The narrowing, but persistent, gender gap in pay
The gender gap in pay has narrowed since 1980, particularly among younger workers, but it still persists. In 2015, women earned 83% of what men earned, according to a Pew Research Center analysis of median hourly earnings of both full- and part-time U.S. workers.
Based on this estimate, it would take an extra 44 days of work for women to earn what men did in 2015. (By comparison, the Census Bureau found that women earned 80% of what their male counterparts earned in 2015 when looking at full-time, year-round workers only.)
But for adults ages 25 to 34, the 2015 wage gap is smaller. Women in this group earned 90 cents for every dollar a man in the same age group earned.
(For more on the gender pay gap, see our 2014 explainer, “There’s more to the story of the shrinking pay gap.”)
The estimated 17-cent gender pay gap for all workers in 2015 has narrowed, from 36 cents in 1980. For young women, the gap has narrowed even more over time. Back in 1980, they earned 67% of their male counterparts, compared with 90% in 2015.
Why does a gender pay gap still persist? In our 2013 survey, women were more likely to say they had taken breaks from their careers to care for their family. These types of interruptions can have an impact on long-term earnings. Roughly four-in-ten mothers said that at some point in their work life they had taken a significant amount of time off (39%) or reduced their work hours (42%) to care for a child or other family member. Roughly a quarter (27%) said they had quit work altogether to take care of these familial responsibilities. Fewer men said the same. For example, just 24% of fathers said they had taken a significant amount of time off to care for a child or other family member.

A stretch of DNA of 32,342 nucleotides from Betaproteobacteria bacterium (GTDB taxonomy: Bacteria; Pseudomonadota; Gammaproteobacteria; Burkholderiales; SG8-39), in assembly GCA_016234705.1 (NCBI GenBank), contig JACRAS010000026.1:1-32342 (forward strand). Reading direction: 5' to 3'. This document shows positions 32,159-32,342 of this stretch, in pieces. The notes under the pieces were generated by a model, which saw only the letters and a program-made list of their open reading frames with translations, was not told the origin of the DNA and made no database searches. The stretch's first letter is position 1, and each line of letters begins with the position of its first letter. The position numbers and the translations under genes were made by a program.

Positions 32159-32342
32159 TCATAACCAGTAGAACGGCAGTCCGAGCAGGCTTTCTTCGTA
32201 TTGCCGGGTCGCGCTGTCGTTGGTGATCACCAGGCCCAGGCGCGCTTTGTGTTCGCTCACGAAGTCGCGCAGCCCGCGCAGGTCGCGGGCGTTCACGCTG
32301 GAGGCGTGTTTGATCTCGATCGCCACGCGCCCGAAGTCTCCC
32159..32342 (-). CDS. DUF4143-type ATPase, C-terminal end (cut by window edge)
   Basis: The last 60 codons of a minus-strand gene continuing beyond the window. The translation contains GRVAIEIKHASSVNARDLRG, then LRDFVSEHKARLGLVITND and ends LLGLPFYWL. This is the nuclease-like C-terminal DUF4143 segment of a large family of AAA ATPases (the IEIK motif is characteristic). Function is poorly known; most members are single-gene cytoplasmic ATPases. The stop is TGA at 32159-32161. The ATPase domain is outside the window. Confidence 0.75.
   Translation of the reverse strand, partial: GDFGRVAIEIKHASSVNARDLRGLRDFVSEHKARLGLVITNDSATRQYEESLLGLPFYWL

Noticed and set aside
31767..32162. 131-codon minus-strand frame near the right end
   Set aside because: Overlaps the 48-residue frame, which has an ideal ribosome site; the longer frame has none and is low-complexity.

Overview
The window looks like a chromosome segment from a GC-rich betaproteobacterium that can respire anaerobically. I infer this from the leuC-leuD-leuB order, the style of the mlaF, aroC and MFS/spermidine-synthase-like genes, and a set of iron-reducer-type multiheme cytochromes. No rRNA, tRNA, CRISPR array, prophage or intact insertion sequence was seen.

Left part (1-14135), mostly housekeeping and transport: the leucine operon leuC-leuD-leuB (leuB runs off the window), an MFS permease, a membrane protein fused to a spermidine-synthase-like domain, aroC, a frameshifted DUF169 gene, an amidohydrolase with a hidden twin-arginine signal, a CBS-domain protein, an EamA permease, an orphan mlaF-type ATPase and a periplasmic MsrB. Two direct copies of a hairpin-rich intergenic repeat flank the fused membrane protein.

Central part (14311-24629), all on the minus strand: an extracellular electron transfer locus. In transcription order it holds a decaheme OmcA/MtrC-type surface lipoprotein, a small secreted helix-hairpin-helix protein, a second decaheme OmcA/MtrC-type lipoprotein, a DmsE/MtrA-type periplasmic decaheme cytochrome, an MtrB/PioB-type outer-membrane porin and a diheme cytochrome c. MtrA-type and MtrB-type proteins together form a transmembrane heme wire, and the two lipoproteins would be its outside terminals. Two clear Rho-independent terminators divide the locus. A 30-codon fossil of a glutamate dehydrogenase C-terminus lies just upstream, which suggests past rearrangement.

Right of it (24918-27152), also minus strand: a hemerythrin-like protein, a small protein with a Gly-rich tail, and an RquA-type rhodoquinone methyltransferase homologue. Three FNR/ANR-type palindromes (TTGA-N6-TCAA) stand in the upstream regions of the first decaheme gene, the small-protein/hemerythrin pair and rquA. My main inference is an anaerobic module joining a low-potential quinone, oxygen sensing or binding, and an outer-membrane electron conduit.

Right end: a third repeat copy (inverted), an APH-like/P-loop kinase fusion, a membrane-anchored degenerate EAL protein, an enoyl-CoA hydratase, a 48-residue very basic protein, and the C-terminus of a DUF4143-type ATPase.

Even though women have increased their presence in higher-paying jobs traditionally dominated by men, such as professional and managerial positions, women as a whole continue to be overrepresented in lower-paying occupations, and this may also contribute to gender differences in pay.
Some part of the pay gap may also be due to gender discrimination. In the 2013 survey, women were about twice as likely as men to say they had been discriminated against at work because of their gender (18% vs. 10%). Furthermore, both men and women see inequalities in the workplace – 77% of women and 63% of men said “this country needs to continue making changes to give men and women equality in the workplace,” according to a 2014 Pew Research Center survey.
Note: This post was originally published in April 2014. It has been updated to reflect more recent data.